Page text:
Pallone Opening Remarks at Full Committee Markup of 24 Health & Cybersecurity Bills
Energy and Commerce Committee Chairman Frank Pallone, Jr. (D-NJ) delivered the following opening remarks today at a full Committee markup of health and cybersecurity bills:
Today, the full Committee will be marking up 24 bills that will continue our work of strengthening and improving our public health and health care system and bolstering the security of our telecommunications networks and supply chains.
We will begin by considering 16 health bills that came out of the Health Subcommittee.
First up will be my bipartisan legislation with Health Subcommittee Ranking Member Guthrie to foster the development of advanced and continuous pharmaceutical manufacturing technology. This legislation will lead to a more nimble and efficient mode of drug production at universities across the country including Rutgers University in my Congressional District. We are hopeful this will help prevent future drug shortages and other supply chain interruptions, while bringing jobs back to the United States.
We will also take up legislation that will provide resources and support to help Americans impacted by the ongoing opioid and substance use disorder epidemic. Our continued work in this area is so critical since overdose deaths reached tragic highs last year.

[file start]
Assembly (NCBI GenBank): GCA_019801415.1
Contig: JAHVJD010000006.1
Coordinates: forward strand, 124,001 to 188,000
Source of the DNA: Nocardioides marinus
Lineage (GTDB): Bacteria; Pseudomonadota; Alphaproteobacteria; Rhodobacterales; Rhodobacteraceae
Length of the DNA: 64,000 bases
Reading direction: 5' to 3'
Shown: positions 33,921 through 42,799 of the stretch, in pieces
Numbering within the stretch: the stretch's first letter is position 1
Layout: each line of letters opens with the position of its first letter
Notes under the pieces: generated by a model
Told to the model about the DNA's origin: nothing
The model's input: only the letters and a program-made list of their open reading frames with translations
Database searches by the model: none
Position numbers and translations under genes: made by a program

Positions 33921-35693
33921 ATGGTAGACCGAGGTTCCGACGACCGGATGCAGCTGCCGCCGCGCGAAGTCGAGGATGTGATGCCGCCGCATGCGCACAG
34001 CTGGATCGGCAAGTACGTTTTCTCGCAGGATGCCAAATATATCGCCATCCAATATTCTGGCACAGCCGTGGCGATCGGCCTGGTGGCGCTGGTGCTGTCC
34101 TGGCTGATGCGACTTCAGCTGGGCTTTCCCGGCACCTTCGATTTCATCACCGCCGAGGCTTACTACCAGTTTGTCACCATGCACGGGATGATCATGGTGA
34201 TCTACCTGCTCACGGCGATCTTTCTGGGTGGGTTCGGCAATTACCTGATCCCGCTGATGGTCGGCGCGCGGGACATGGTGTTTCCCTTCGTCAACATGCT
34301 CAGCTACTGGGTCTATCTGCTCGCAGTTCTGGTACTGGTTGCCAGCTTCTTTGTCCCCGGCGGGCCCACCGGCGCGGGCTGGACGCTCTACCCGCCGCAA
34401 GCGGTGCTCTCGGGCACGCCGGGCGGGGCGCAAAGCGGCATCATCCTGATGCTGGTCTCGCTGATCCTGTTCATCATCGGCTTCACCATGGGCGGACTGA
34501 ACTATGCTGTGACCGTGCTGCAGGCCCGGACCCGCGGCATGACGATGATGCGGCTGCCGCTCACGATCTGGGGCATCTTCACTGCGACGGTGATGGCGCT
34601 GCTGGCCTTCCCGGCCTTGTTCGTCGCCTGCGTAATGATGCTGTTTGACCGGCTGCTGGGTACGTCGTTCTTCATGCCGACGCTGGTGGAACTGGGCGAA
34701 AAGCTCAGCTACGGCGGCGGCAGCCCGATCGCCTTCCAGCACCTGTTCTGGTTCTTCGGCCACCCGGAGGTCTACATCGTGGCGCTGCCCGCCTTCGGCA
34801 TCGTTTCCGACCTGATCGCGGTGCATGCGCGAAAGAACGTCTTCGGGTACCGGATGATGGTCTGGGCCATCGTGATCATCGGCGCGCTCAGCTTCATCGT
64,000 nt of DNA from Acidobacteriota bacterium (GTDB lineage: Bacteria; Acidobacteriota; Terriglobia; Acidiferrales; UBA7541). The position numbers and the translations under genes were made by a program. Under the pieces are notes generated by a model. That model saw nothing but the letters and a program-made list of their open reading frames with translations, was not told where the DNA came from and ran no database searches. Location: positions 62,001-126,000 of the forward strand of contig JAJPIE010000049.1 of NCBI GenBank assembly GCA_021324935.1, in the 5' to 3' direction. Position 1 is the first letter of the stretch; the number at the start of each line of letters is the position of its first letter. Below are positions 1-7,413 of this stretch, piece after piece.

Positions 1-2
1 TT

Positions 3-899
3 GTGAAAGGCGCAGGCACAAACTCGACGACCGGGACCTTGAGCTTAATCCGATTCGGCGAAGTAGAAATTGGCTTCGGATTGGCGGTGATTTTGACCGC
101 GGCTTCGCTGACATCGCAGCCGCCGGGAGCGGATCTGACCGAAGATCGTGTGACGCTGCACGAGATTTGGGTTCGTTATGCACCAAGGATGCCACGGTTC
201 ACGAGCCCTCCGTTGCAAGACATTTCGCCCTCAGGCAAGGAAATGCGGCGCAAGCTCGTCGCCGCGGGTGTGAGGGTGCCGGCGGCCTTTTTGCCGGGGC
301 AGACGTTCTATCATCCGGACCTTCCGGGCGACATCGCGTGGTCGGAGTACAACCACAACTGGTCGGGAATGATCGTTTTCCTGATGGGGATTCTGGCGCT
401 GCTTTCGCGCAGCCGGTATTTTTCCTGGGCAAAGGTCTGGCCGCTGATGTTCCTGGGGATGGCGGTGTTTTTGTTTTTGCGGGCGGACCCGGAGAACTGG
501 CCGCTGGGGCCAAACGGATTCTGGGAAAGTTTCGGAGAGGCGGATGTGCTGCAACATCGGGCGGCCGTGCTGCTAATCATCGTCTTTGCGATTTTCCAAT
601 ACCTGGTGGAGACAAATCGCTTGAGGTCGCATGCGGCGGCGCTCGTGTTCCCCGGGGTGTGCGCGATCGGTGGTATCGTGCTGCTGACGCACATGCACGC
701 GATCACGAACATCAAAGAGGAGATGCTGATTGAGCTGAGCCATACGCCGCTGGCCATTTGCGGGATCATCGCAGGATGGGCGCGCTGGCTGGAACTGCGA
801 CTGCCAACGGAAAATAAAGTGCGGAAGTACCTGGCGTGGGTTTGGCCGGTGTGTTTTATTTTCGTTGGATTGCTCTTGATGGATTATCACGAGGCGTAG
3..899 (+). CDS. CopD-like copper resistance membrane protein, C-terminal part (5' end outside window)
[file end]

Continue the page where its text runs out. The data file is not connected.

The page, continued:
The Committee is also considering legislation intended to improve our public health infrastructure, address social determinants of health, improve maternal health outcomes, and increase access to lifesaving vaccines. The COVID-19 crisis has underscored the importance of investing in our nation’s public health system to both prevent and quickly respond to future public health emergencies and that’s exactly what these bills are intended to do.
Finally, on the health front, we will consider bipartisan legislation led by Representatives Soto and Bilirakis to prevent a fiscal cliff for millions of American citizens who rely on Medicaid in the U.S. territories. The bipartisan bill would be the longest extension of increased Medicaid funding for the U.S. territories in more than a decade. While I believe we must find a permanent Medicaid funding solution for the territories, I believe this is a very strong bill worthy of bipartisan support.
We will then move to the eight bills related to our communications networks. Collectively, these bills will only further our commitment to increasing the safety and security of our networks and supply chains, while at the same time increasing competition and innovation in the telecommunications marketplace.
As we move forward on this critical issue, we need to make sure that Americans across our nation have the ability to leverage the great technological advances of our time in a manner that improves their lives. It is also vital that we help them understand and mitigate the risks and vulnerabilities that come with sophisticated new and more complex technologies.
This suite of bills will help inform consumers and smaller providers about the risks and benefits of new communications technologies and provide stability and structure for the federal government to work with the private sector to keep us safe.
I commend the bipartisan cooperation that went into today’s markup and thank you all on both sides of the aisle.